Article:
No Cover Image

Journal article 90 views 17 downloads

Automatic Delineation of Forest Patches in Highly Fragmented Landscapes Using Coloured Point Clouds / Jose Roces; Carlos Cabo; Covadonga Prendes; Celestino OrdoƱez; Cristina Santin Nuno

Forests, Volume: 11, Issue: 2, Start page: 198

Swansea University Authors: Jose, Roces, Carlos, Cabo, Cristina, Santin Nuno

  • 53703VOR.pdf

    PDF | Version of Record

    Distributed under the terms of a Creative Commons Attribution 4.0 (CC-BY) Licence.

    Download (2.64MB)

Check full text

DOI (Published version): 10.3390/f11020198

Abstract

Accurate mapping of landscape features is key for natural resources management and planning. For this purpose, the use of high-resolution remote sensing data has become widespread and is increasingly freely available. However, mapping some target features, such as small forest patches, is still a ch...

Full description

Published in: Forests
ISSN: 1999-4907
Published: MDPI AG 2020
Online Access: Check full text

URI: https://cronfa.swan.ac.uk/Record/cronfa53703
Tags: Add Tag
No Tags, Be the first to tag this record!
Abstract: Accurate mapping of landscape features is key for natural resources management and planning. For this purpose, the use of high-resolution remote sensing data has become widespread and is increasingly freely available. However, mapping some target features, such as small forest patches, is still a challenge. Standard, easily replicable, and automatic methodologies to delineate such features are still missing. A common alternative to automated methods is manual delineation, but this is often too time and resource intensive. We developed a simple and automatic method from freely available aerial light detection and ranging (LiDAR) and aerial ortho-images that provide accurate land use mapping and overcome some of the aforementioned limitations. The input for the algorithm is a coloured point cloud, where multispectral information from the ortho-images is associated to each LiDAR point. From this, four-class segmentation and mapping were performed based on vegetation indices and the ground-elevation of the points. We tested the method in four areas in the north-western Iberian Peninsula and compared the results with existent cartography. The completeness and correctness of our algorithm ranging between 78% and 99% in most cases, and it allows for the delineation of very small patches that were previously underrepresented in the reference cartography.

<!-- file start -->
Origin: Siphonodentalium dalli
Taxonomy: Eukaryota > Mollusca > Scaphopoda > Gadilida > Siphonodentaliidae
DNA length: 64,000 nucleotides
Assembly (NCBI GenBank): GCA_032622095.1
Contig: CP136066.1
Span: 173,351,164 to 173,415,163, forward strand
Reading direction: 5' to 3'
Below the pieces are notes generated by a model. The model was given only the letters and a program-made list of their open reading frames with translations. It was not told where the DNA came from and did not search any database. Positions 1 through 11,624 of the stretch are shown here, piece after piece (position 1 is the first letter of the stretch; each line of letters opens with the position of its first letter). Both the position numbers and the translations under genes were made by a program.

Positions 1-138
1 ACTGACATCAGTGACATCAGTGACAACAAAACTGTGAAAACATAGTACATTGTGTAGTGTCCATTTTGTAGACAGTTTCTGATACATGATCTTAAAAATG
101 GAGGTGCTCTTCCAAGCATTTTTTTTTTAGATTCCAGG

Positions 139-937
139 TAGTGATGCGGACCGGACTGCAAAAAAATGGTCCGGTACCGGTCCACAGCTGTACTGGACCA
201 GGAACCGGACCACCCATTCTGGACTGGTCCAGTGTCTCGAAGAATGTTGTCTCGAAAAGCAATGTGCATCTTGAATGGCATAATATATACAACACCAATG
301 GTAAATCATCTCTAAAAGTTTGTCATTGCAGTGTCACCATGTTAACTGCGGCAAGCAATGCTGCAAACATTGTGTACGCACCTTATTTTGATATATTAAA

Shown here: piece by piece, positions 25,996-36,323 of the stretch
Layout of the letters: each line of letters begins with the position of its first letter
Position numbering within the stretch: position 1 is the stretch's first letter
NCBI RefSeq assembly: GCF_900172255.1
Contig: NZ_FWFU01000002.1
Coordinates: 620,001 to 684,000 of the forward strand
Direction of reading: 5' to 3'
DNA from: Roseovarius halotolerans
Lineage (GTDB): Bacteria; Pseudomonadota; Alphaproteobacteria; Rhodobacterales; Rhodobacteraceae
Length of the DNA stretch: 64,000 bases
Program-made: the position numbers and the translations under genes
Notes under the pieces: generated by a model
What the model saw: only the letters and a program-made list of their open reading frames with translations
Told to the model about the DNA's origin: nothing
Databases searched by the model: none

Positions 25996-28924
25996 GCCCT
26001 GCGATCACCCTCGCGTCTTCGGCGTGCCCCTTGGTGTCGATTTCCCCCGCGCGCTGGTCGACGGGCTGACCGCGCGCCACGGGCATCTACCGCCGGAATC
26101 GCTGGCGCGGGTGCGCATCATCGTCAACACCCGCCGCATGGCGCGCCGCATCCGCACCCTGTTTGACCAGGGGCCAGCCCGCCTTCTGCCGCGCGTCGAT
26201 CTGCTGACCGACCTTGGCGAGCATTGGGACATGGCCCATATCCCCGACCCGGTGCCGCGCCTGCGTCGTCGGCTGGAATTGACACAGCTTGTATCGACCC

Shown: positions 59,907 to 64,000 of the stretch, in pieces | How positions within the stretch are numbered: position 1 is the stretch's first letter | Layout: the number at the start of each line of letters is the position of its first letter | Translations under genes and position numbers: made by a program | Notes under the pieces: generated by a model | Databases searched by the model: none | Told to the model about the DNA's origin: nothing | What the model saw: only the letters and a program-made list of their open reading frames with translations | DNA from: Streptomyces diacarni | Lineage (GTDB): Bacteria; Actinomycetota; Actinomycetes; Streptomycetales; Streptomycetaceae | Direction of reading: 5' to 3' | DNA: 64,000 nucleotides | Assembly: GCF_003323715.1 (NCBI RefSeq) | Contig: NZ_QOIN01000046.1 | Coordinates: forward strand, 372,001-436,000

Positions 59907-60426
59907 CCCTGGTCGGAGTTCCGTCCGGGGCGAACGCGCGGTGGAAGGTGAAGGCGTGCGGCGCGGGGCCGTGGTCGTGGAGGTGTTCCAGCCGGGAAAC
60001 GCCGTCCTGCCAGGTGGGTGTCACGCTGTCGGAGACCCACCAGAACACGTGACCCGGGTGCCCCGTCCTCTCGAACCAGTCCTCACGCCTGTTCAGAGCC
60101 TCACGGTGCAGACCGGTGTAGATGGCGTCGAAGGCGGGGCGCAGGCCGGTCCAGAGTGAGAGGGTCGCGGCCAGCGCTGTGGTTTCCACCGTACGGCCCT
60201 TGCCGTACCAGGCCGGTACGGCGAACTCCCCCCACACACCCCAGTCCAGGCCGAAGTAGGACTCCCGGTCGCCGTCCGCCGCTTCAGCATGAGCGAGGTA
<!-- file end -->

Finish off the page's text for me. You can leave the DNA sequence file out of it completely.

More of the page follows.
Keywords: forest mapping; non-forest woody vegetation; LiDAR; NDVI; high-resolution imagery
Issue: 2
Start Page: 198